Everyone, no matter their legal status, has the right to a standard of living adequate for the health and well-being of themselves and their family, including access to food, medical care and necessary social services, as enshrined in Article 25 of the Universal Declaration of Human Rights (UDHR).
However, 75 years after the adoption of the UDHR, the human rights of asylum seekers and beneficiaries of international protection are systematically violated in Greece.
In Lesvos Closed Controlled Access Center (CCAC Lesvos), as in many refugee camps in Greece, we observe that people in need of international protection do not effectively have access to medical care, medication and mental health and psychosocial support (MHPSS), and authorities continue to restrict food distribution to people outside of the asylum procedure.
The lack of access to fundamental rights is of particular concern for nationals of Syria, Afghanistan, Somalia, Bangladesh and Pakistan, with a final negative decision on admissibility due to the application of the concept of a safe third country to Türkiye. Asylum seekers from these 5 nationalities find themselves in a legal limbo without access to legal status, rights and basic food since they don’t have their asylum application examined on the merits and they cannot return to Türkiye.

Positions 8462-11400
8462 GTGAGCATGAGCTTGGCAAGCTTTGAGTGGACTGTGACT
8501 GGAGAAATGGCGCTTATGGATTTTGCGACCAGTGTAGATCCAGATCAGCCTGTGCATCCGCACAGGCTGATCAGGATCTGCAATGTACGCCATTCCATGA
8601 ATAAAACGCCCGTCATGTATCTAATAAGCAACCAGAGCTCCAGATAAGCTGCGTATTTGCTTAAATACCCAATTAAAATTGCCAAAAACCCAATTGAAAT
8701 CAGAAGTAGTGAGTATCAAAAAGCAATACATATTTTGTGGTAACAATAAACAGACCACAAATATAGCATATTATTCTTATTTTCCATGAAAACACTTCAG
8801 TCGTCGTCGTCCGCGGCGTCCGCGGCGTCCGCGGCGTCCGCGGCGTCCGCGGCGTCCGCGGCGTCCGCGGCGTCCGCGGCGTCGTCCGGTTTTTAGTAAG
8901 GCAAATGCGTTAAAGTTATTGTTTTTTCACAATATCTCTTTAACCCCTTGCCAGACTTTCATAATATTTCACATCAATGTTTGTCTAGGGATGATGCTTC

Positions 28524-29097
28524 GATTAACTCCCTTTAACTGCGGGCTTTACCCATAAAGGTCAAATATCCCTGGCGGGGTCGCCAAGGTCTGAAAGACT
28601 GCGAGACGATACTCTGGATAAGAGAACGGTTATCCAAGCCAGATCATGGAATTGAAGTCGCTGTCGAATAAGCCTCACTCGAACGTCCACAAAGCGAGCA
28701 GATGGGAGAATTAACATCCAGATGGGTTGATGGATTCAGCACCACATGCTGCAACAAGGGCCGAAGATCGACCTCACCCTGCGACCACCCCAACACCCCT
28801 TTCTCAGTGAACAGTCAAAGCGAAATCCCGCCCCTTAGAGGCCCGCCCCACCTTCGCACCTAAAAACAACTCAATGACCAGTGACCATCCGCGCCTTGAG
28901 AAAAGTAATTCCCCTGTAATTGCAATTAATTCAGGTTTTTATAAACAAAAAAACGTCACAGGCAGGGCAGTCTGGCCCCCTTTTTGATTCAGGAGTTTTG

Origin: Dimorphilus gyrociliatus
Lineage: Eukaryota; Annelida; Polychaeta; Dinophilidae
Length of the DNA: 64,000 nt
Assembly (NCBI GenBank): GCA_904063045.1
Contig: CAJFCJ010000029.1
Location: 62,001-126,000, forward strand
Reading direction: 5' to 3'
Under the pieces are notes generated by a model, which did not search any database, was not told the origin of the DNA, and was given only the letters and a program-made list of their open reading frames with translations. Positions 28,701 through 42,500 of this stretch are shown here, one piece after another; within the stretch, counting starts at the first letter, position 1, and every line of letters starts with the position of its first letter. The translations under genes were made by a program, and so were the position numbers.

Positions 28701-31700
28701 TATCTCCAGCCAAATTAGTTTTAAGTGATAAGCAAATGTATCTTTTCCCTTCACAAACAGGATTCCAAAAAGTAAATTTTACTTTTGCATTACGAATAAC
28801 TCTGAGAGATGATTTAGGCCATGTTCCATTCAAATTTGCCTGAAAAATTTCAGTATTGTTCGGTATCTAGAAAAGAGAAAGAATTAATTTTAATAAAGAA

We,16 non-governmental organisations active in the protection of people on the move in Greece, express our greatest concerns for the systematic violations of the rights of people seeking international protection.
Access to rights by vulnerable people seeking protection
Under Greek Law, everyone has to pass through a medical examination and psychosocial assessment to determine their vulnerabilities  and the need for special care, which includes the provision of medical treatment or adequate accommodation. Additionally, medical examinations are decisive for asylum applications, particularly for applicants who survived violence.
However, due to a severe lack of capacity and lack of qualified staff, applicants are systematically not correctly examined, and many don’t have their vulnerabilities correctly acknowledged or acknowledged at all, especially when non-visible.Also, we observe a systemic violation of Greek Law as, in many cases, no initial mental health assessment is conducted. The wrong initial examinations open the path to numerous and time-consuming attempts for reassessment and/or appeals based on this initial misevaluation and lead to an overstrain of non-governmental medical actors.